Bush: You expressed reservations about “Western values.” A Western value is glasnost—openness—it isn’t our word but we value lively debate, pluralism and openness. Western values are free markets and openness. December 1989

"A person outside of Moscow Conceptualism is regarded as a priori incompetent (although he is given a chance to prove the opposite)." A critic's remark grasped the mind-set evolved among avant-garde artists in the Soviet environment. With the collapse of the Soviet system guitarist bards gave way to marketed performers: similar transition happened in the visual arts as well - this is the last phase of the story of an art movement that began in the 1970s, told in the book that seeks to understand the fate of the artistic imagination in one of the most ideologically charged moments of the twentieth century.

“In the cultures of the communist era, dramatists expressed in their plays the politically forbidden. To paraphrase Solzhenitsyn’s dictum about writers in the Soviet Union, plays—in the former Soviet bloc countries—are powerfully subversive and insurrectional, and dramatists function as a second (or shadow) government.”
“The model was that of the earlier Soviet culture of the 1930s, when Shakespeare was more acclaimed in Soviet Russia than in England, thanks to Stalin’s aspirations to demonstrate the capability of the Marxist-Leninist system to generate a superior civilization to that of continental Europe by showing more attention to culture than other countries. Adapting to the specificity of the new communist culture, all the theaters were ‘Shakespearized,’ by undergoing a manner of rewriting the Bard’s plays to fit the style of the proletarian art and censorship.”
“By transforming, editing, or reshuffling classical models in order to foreground their own political and cultural circumstances, these plays have been instrumental in identifying the conspiratorial, conniving, and scheming politics of the communist era in Eastern Europe.”

Essays on women and war mirrored in the arts, portraying also Russian (and Soviet) cases. These range from Mother Russia in movies, women in novels, films and songs about World War II, up to the Black Widows in the Chechen conflicts.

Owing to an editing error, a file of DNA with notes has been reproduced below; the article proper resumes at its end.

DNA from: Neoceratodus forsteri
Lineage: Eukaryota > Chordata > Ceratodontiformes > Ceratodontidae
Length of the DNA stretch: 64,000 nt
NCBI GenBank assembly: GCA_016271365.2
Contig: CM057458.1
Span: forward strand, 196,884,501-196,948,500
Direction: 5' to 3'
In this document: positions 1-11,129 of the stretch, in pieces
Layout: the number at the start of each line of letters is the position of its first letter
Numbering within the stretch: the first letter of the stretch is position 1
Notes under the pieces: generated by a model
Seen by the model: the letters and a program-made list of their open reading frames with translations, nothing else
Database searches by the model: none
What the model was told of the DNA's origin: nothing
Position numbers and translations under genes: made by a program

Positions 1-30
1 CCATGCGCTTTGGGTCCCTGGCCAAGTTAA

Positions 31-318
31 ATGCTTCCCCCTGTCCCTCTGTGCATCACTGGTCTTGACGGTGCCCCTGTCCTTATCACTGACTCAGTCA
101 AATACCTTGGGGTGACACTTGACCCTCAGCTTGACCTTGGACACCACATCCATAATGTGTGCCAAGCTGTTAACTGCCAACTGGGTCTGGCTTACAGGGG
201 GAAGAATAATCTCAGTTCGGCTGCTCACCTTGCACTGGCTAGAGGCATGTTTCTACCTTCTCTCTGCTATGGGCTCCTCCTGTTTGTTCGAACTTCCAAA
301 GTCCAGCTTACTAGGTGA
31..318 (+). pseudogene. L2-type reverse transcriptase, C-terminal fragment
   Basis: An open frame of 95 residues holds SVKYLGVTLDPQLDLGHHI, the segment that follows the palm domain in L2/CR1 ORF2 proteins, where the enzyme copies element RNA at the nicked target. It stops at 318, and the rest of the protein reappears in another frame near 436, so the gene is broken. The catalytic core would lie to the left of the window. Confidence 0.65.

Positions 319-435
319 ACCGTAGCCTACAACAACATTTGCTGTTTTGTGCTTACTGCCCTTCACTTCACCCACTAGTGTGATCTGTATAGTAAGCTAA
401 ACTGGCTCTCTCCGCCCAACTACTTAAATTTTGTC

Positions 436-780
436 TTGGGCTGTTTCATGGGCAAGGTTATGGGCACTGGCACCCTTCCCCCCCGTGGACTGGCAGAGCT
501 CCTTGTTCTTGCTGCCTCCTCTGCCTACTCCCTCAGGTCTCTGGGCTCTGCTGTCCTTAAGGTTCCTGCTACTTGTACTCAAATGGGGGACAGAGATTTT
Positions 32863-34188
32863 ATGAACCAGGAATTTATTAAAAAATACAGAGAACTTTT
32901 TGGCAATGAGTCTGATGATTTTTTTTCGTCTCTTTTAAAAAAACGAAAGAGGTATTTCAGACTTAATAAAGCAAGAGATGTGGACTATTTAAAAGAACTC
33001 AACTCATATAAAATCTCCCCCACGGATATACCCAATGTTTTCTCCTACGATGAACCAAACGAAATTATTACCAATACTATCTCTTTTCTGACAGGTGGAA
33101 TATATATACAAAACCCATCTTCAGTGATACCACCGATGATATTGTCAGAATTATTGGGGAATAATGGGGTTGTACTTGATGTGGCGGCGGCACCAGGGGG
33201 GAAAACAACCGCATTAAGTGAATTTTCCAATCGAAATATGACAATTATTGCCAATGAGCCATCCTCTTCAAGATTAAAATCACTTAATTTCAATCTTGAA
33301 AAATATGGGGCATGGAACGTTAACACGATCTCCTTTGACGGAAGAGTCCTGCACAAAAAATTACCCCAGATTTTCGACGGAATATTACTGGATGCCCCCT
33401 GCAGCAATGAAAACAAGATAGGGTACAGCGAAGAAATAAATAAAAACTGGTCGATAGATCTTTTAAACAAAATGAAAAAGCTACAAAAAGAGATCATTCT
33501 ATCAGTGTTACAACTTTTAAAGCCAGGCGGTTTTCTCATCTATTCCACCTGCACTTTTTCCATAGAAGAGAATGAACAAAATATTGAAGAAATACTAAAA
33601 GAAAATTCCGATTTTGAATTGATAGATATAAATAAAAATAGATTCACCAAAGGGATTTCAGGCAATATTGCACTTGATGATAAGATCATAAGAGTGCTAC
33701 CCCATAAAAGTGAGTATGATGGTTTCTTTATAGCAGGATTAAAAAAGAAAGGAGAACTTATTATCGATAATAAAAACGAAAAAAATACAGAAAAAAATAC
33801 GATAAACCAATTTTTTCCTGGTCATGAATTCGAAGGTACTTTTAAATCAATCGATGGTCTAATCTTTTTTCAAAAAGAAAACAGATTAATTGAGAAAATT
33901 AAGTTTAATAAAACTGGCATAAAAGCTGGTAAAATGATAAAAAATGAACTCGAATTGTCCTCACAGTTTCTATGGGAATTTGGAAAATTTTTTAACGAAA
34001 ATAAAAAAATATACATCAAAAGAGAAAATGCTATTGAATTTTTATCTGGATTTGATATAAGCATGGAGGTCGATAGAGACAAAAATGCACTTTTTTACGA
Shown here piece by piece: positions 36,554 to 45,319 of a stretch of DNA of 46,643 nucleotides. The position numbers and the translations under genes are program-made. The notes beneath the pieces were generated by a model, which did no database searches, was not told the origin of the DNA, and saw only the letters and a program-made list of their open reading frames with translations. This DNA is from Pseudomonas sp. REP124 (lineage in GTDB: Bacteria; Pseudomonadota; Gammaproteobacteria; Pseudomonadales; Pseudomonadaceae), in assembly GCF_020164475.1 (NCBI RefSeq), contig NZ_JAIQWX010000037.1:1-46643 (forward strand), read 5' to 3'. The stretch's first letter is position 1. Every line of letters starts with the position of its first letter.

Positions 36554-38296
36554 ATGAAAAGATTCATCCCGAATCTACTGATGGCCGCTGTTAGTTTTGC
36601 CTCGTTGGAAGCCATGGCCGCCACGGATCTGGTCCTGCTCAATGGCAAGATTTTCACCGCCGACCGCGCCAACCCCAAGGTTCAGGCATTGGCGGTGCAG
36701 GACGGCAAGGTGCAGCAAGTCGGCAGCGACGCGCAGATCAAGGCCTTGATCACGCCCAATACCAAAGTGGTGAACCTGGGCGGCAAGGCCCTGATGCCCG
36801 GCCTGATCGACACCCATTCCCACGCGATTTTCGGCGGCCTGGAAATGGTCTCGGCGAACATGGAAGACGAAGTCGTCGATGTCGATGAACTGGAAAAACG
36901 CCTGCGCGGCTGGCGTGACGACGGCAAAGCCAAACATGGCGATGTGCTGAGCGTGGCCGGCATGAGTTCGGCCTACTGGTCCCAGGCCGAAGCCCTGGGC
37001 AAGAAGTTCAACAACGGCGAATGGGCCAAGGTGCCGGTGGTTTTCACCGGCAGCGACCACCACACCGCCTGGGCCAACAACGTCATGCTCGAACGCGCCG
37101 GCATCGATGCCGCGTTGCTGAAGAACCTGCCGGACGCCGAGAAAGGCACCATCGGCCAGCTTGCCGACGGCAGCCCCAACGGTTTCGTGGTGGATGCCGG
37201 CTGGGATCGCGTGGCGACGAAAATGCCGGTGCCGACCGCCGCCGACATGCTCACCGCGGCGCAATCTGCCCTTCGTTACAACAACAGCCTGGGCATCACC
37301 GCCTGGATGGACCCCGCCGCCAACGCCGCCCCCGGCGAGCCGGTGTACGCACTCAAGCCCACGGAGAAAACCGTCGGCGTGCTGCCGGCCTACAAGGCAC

A tribute to the memory of Victor Zaslavsky (1937–2009), sociologist, émigré from the Soviet Union, Canadian citizen, and keen observer of Eastern Europe, who wrote, among other Class Cleansing: The Massacre at Katyn, a brilliant reconstruction of the background, planning, execution and aftermath of a horrific event.
“Victor Zaslavsky’s chief contribution to the theory of totalitarianism is the argument that Soviet society experienced not one but two totalitarian moments: the Lenin-Stalin period and the Brezhnev era that followed a brief Khrushchev interregnum.”
This volume is also an attempt to keep the debate alive and the attention of contemporary analysts focused on the social and cultural legacies of totalitarian experience in the space between Prague and Pyongyang.

Boris Pasternak, Vladimir Maximov, Vassily Aksyonov, Joseph Brodsky, Vladimir Bukovsky, Natalya Gorbanevskaya,, Yuli Daniel, Andrei Sinyavsky, Andrei Amalrik, Zhores Medvedev, Andrei Sakharov, Alexander Solzhenitsyn – a book about their and other non-conformist writers’ and intellectuals’ vicissitudes in the Soviet Union.
Publication bans, loss of employment, secret police surveillance, judicial trial and condemnation, prison camps, forced psychiatry, coerced emigration – literary policy measures on the wrong side of the Iron Curtain. In response – illegal self-publishing, manuscripts smuggled to the West, publishing in exile, acts of cross-border solidarity, and eventually Nobel Prizes.

The huge book distribution program of the CIA that spanned 35 cold-war years and reached hundreds of thousand East-Europeans included books in Russian: works by Mandelshtam, Pasternak, Sakharov, Sinyavski, the Medvedev brothers and many others.

It was the Moscow International Economic Conference in April 1952, when—among others—“peaceful coexistence” was first pronounced. With no direct follow-up: Stalin may have viewed a closer partnership with the West as too dangerous.
This book offers a new, Euro-centered account of the Cold War. The essays point to inconsistencies in the US-dominated narrative of the “victory in the Cold War.”
“Détente started in 1953 and ended with the collapse of the Soviet Union in 1991. The short period between 1953 and 1956 was a major landmark, after which the Cold War meant something else than before.”
“For the Soviet Bloc leaders it meant a competition between the two blocs, which they believed they would eventually win. This did not mean giving up the class struggle as such: it only meant that the focus of the class struggle was redirected from Europe to the Third World.”